Inrush current is required to establish a magnetic field in the core steel of electric machines such as motors and transformers each time voltage is applied. The peak value of inrush current, which can be as high as 20 times rated current, will be different each time the equipment is energized due to residual magnetism in the core. While reaching a very high peak value, the inrush component in a typical motor decays within the first few cycles of the line voltage. The peak value and duration are characteristics of the motor and completely independent of the load. This inrush current must be considered when selecting circuit breakers for motor circuits, but is only a minor part of the starting transient; the locked rotor current is usually the obstacle to successfully starting the motor without adverse effects on the power system.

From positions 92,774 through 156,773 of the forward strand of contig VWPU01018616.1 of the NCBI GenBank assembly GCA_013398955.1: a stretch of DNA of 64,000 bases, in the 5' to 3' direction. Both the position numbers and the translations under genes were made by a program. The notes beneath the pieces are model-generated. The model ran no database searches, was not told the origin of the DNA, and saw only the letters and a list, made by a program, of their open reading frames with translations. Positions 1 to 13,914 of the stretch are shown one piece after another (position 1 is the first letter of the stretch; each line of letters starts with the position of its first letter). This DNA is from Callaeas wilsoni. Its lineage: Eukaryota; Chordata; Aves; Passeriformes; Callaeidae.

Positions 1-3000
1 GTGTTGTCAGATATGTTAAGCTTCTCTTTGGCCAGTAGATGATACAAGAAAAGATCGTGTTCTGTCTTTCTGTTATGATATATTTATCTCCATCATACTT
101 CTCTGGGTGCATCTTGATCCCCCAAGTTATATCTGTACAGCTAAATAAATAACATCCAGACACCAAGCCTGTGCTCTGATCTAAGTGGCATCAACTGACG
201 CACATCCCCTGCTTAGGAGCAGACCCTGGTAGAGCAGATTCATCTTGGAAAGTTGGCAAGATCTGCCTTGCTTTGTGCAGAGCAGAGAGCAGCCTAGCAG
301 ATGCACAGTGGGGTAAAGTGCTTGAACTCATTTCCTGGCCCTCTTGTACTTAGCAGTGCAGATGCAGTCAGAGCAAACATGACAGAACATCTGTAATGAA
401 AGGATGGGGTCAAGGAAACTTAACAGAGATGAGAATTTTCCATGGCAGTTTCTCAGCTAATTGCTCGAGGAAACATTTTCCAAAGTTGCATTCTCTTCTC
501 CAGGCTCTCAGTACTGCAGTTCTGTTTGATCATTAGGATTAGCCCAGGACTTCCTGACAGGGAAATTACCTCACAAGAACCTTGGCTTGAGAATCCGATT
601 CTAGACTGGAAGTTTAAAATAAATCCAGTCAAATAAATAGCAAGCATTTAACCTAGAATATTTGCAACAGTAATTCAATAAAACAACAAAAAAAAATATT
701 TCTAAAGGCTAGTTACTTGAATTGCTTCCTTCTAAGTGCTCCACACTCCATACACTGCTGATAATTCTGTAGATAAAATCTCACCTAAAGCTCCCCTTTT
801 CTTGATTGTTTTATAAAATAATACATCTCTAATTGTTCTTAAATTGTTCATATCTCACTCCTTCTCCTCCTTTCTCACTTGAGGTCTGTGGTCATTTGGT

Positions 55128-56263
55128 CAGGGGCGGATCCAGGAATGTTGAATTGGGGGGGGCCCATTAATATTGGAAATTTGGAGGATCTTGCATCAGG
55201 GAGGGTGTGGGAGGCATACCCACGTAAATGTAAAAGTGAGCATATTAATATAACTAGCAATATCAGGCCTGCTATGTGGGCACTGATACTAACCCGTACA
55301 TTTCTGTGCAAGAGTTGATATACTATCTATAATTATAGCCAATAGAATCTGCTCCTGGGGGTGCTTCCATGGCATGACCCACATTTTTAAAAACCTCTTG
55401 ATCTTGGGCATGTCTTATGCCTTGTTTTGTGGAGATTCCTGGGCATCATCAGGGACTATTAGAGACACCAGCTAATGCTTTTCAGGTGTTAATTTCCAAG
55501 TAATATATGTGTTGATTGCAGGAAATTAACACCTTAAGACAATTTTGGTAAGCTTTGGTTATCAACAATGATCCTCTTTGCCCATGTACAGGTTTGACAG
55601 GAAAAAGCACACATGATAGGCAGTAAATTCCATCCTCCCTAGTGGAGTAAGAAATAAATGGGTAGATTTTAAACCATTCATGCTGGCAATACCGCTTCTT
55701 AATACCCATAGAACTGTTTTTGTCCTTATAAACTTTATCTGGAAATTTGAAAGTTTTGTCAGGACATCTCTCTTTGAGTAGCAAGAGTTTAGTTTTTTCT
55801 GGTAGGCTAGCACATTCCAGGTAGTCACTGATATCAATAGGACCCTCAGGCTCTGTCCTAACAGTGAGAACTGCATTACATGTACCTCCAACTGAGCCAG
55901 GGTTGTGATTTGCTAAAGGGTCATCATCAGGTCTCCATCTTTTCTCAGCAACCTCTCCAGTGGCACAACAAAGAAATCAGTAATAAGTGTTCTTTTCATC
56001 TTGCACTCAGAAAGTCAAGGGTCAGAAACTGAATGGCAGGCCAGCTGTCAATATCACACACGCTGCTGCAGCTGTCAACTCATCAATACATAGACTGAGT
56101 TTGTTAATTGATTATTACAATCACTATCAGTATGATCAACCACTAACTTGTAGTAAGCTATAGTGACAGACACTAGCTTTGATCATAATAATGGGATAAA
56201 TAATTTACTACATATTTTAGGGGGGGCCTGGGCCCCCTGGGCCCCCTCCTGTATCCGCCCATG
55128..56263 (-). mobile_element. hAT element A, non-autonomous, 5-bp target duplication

At rated load the rotor of an ac induction motor turns at slightly less than synchronous speed, the difference being termed slip. For example, a nominally 3,600-rpm motor may have a rated speed of 3,540 rpm; a nominally 1,800-rpm motor a rated speed of 1,760 rpm, and so on. Rotor slip is what allows the motor to develop torque, and in fact, if the load increases, tending to increase the slip, the effect is an increase in rotor torque (and current) to match the load requirement. This situation is analogous to matching a pump to a system using curves of head vs. flow. For any given load, the operating speed of the motor will be determined by the point where the motor characteristic speed-torque curve crosses the load characteristic speed-torque curve.